Anne Ku’s Piano Medley on Bach’s Prelude in C from his Well-tempered Clavier is an example of floating different recognizable melodies on top of piano, suitable for voice or violin or flute with a keyboard instrument.
A piece for performance needs to be long enough for the audience to digest. There is such thing as a minimum and optimal length for the listener. Easy piano pieces are often deemed too short. One strategy for beginning piano students to play a piece long enough to satisfy the ear is to combine what they know into a medley.
Anne Ku introduces Pachelbel’s famous Canon to beginners of piano.
Johann Pachelbel’s most famous work is his Canon in D. George Winston played his version of it in the key of C. Why not? C is 2 sharps easier than D major.
Is it possible to decompose it further? Simplify it so that even beginners can have fun with it?
I recall a post-concert spontaneous “jam session” in Houston, Texas where Robert on his guitar and I on the piano played the chords of Pachelbel and the host improvised on his flute. It was such fun that I wanted to do it again.
A canon, by definition, is a piece of music where one voice repeats the part of another, throughout the whole piece. Pachelbel’s Canon is often subtitled with “basso ostinato” — a repetitive bass. Once you know the bass line and the sequence of chords, you can repeat it over and over again.
In the above score, notice there are 4 parts. Four different players can play in sequence. The first begins. The second joins at the beginning when the first reaches rehearsal mark A. Similarly the third player joins at the beginning when the first reaches rehearsal mark B and the second reaches rehearsal mark A. And so on.
Of course there is more development than these 16 bars, but at least beginners can play this.
I googled “Pachelbel Canon and C” and discovered that others have arranged simple versions for solo piano in the key of C. And there are plenty of free sheet music on the Internet such as this one.
The two classical pieces of music were played twice. Mozart’s piano concerto and Pachelbel’s Canon in D will now take on a new meaning for me. As I have been collecting different arrangements of the latter, which suffice material for a separate blog, allow me to indulge in Mozart.
The second movement of Mozart’s piano concerto number 23 (also known as the Adagio from K488) played by soloist Maurizio Pollini was poignant and at the tempo I preferred. I had heard it on a CD broadcasted at my late composition teacher’s funeral this past August and thought it too fast. If you haven’t heard of this concerto, compare the faster version of Horowitz with the slower of Pollini. See how the tempo affects the mood.
My duo has played our own arrangement on various occasions. The piano is the solo, accompanied by the guitar as orchestra. It’s one of my favourite slow movements of piano concertos. We’re always arguing over the right tempo for this piece. Note: Scores for full-orchestra, 2-piano version, and 4-hand duet can be downloaded for free from the Petrucci Library.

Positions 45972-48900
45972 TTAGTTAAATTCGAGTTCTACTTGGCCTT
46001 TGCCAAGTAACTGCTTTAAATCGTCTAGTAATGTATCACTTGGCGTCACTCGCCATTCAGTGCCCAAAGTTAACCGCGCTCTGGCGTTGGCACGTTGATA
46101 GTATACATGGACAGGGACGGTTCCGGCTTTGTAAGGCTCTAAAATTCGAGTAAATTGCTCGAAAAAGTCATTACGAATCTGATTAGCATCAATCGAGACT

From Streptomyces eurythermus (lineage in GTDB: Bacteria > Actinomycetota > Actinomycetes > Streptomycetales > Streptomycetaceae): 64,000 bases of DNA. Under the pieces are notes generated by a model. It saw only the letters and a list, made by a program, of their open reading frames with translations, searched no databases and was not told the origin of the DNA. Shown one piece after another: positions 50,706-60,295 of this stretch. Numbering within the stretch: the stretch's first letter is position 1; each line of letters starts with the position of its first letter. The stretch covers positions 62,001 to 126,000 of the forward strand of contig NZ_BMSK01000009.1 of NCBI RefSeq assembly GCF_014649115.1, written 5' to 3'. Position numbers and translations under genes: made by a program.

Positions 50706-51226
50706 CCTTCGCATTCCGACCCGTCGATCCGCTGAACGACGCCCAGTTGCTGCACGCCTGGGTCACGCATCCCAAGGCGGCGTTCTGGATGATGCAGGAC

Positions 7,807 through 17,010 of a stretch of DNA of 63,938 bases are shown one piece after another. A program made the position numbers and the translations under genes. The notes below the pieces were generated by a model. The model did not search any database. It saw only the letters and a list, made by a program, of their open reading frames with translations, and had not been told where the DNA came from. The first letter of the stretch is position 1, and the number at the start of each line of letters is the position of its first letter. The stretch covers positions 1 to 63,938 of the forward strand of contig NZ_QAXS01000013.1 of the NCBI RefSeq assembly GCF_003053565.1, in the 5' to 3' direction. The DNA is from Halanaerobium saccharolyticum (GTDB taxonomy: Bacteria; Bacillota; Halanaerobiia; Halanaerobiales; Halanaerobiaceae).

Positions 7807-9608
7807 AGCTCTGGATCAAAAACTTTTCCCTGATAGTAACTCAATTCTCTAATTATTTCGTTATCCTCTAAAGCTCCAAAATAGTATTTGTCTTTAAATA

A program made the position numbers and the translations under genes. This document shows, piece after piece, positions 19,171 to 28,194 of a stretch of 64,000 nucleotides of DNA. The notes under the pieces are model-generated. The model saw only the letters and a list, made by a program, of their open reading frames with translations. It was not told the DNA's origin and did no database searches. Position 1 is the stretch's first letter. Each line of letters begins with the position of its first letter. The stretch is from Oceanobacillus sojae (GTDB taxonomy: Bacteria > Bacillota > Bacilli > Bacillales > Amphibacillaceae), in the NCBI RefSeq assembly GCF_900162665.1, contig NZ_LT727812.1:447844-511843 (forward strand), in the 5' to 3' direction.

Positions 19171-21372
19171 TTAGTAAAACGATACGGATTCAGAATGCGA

In the context of the movie, Mozart’s Adagio conveyed sadness and death. Earlier in the movie The New World, it conveyed one of unrequited love. For me, it will always be a beautiful work — one that can be played as a piano solo.
Classical musicians are trained to perform not entertain. However, increasingly audiences want entertainment. Is there a compromise?
At conservatory, we’re taught to perform not entertain. Yet the world of performance is being crowded out by demand for entertainment.
Famous classical pieces take on new meaning after they have been chosen as themes for movies. Chopin’s posthumous Nocturne in C sharp minor reminds us of the movie “The Pianist.” Whenever I play it, I think of that tragic atmosphere of loss and hopelessness.
Debussy’s Clair de Lune accompanies that delicate moment when Bella visits Edward for the first time. My friend in Denver wants me to play it exactly the way it sounds in the Twilight movie.
Or is simply that classical music takes on a new context when used in situations that bear meaning to us?
Would it be a compromise on our training and eternal quest for beauty and perfection to abdicate performance and embrace entertainment?
Or should we pay attention to what our listeners want? They want to hear those tunes that remind them of the good times in their lives, the movies they love, the weddings they attended (or perhaps their own). We as musicians can easily execute that.
To us, Pachelbel’s Canon in D may be a performance. To them, it’s entertainment — reminding them of the theme from “Ordinary People.”
My friend in DC sent me the following clip of the most popular string quartet in Poland. They are popular because they are entertaining. But more importantly, they are virtuosic, creative, and fun! Mozart would be laughing at this. Click on Mozart Group.
In short, a performance can be entertaining. But to differentiate ourselves and to draw audiences, we as performing artists may need to do more than interpret the music the way we think the composers expect their works to be played.